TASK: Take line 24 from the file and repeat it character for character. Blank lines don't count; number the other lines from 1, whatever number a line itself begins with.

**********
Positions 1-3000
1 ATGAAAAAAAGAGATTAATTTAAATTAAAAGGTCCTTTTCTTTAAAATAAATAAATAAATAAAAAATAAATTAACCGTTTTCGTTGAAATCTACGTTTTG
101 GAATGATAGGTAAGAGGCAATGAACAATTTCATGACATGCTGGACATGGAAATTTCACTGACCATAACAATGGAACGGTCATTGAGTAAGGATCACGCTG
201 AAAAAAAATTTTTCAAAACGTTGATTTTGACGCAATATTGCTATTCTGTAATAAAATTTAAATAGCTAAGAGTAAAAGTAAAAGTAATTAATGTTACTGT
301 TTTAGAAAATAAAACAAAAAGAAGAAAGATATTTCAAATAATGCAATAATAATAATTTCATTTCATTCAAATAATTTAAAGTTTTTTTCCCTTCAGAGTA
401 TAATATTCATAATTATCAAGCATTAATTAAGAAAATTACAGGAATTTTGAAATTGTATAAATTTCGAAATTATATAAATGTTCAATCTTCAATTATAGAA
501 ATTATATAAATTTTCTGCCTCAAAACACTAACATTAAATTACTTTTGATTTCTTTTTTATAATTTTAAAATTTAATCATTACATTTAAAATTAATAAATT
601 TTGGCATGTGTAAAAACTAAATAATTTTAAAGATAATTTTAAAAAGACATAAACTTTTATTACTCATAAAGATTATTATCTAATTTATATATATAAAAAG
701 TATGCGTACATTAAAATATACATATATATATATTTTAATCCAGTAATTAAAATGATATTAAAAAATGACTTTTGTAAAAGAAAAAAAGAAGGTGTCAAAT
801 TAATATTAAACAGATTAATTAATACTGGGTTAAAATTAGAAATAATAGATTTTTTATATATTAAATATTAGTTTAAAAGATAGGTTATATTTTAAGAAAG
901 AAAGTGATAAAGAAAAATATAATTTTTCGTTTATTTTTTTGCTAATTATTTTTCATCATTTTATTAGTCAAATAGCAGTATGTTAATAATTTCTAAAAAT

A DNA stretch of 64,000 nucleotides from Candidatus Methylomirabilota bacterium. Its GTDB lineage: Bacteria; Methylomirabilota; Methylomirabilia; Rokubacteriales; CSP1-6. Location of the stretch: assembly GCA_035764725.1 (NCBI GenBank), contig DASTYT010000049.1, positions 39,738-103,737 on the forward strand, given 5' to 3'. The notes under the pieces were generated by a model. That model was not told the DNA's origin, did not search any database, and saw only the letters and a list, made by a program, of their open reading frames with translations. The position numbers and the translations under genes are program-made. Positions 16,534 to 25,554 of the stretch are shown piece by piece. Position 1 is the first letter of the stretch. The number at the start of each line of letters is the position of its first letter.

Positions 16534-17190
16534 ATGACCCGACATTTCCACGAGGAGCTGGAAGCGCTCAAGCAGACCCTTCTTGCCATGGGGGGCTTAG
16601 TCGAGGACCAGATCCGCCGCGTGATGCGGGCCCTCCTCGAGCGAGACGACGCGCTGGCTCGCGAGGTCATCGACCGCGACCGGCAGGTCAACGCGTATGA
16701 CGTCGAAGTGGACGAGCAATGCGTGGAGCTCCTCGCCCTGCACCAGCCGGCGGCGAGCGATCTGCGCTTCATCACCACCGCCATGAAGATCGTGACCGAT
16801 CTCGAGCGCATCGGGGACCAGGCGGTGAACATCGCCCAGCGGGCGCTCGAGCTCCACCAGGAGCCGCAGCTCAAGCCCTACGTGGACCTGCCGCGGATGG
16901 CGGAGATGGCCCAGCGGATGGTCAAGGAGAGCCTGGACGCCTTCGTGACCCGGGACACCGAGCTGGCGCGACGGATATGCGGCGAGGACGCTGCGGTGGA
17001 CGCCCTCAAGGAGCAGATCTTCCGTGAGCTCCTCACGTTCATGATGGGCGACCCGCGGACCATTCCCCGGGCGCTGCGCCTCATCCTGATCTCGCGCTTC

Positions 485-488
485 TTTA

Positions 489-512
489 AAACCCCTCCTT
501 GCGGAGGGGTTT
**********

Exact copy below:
501 GCGGAGGGGTTT